At the moment this all-new Frankfurt show car carries a great big ‘concept' sticker. But Audi's chief engineer Michael Dick told us there will be a production version. And he's chucking huge engineering creativity at it, because it's not just another supermini. It's Audi's answer to the BMW i3, he says.
Like the original A2 it's an ultra-compact lightweight four-seater, and will sell as a super-expensive eco-car. Though not as expensive as an i3, says our man. Don't know how he knows - BMW is being secret-squirrel about i3 prices.
Design boss Stefan Sielaff (who worked on the original A2 too) says this one doesn't have to be as aerodynamic as the original was, because it's an electric car so is intended more for the urban sprawl, not high-speed motorways.
Instead what matters here is compactness, light weight and good visibility out. And ‘communication with the world' - that means the stripe of light along the side. It acts as a full-length indicator and brake light, telling cyclists and pedestrians on the pavement what you're up to.
The battery is under the floor, so it's roomy inside. That's happening on the real car too. Mind you, inevitably some of the concept ideas won't make production. It's got steer-by-wire (little more that an engineer's fantasy) and seats like the stools at some hip hotel's bar.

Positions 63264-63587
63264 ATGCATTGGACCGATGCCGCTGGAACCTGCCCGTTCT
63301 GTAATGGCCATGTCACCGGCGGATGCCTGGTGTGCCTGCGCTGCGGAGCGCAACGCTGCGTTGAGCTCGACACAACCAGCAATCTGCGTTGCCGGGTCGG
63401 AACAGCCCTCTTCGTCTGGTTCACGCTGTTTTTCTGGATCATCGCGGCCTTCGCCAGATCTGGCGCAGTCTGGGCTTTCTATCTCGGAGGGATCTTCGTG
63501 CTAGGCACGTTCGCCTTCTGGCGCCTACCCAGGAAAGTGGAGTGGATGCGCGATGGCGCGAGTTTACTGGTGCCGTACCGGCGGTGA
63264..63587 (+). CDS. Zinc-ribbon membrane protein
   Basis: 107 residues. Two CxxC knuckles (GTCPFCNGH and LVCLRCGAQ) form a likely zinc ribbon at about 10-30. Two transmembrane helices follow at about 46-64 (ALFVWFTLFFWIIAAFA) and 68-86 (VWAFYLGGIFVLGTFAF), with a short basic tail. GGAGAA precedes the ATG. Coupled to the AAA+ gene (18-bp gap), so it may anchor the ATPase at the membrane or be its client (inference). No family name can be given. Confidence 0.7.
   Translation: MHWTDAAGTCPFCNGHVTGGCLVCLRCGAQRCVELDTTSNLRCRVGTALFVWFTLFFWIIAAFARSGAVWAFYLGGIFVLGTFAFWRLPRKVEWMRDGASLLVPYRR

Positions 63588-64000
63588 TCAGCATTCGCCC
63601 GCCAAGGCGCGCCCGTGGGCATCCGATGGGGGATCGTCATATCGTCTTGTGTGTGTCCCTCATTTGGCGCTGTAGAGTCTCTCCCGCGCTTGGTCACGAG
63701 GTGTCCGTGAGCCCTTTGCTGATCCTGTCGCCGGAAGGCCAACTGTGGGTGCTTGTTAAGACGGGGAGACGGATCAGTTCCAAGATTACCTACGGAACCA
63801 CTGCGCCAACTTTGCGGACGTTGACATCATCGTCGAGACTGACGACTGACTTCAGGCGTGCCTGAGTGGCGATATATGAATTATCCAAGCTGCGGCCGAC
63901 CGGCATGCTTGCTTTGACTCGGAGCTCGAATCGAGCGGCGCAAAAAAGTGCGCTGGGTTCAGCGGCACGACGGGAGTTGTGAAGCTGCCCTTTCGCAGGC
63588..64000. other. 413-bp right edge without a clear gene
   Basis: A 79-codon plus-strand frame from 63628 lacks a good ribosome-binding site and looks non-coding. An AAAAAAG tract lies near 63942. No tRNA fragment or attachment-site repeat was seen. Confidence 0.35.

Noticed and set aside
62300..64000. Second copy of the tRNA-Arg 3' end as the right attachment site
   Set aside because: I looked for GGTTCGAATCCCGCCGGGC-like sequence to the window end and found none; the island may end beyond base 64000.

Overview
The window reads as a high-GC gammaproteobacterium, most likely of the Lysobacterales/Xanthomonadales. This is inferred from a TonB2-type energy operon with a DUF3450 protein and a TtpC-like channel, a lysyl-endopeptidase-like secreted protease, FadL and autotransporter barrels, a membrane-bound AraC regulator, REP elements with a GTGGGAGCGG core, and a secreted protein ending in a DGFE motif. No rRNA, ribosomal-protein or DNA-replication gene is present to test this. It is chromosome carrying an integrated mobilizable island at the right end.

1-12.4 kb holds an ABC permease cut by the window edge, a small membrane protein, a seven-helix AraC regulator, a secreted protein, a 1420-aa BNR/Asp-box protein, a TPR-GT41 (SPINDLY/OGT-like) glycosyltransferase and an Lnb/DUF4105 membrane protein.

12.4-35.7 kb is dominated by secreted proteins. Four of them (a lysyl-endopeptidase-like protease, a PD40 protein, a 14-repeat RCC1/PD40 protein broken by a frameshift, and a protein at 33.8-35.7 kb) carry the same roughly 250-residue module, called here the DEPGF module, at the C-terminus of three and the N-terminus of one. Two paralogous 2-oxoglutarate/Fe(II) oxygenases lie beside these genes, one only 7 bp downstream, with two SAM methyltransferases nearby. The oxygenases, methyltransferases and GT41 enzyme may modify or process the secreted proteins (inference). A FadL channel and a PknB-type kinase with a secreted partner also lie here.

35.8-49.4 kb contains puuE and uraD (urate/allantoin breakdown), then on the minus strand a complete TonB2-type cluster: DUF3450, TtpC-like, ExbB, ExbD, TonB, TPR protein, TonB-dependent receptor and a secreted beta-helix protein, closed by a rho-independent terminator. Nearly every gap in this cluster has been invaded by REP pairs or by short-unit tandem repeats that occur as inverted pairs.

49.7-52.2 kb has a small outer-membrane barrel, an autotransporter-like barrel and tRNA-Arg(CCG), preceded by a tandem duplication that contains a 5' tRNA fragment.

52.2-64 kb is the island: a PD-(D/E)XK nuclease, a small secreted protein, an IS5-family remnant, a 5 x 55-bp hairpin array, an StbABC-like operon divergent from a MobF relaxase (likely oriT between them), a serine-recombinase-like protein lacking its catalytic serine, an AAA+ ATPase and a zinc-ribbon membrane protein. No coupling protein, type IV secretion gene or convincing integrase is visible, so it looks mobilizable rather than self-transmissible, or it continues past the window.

What will stay is a construction of aluminium frame with some added super-light and rigid carbon fibre. It's engineered to accelerate a bit quicker than a regular diesel Audi hatch, thanks to a torquey 115bhp electric motor. It'll go more than 100 miles on a four-hour 240V charge. It needs only that relatively quick recharge because its slimline 1150kg weight means it doesn't need much electricity to accelerate.
Unlike the last A2, it won't come as a diesel or pure petrol, though. Michael Dick tells us categorically there will be just two choices. One's a pure-electric version like the concept car. The other has a petrol supplementary engine, possibly (Dick refused to confirm or deny it) a tiny Wankel like last year's A1 e-tron concept. Neither version of the A2 will be cheap, but at least anyone who shells out won't have much to pay for fuel.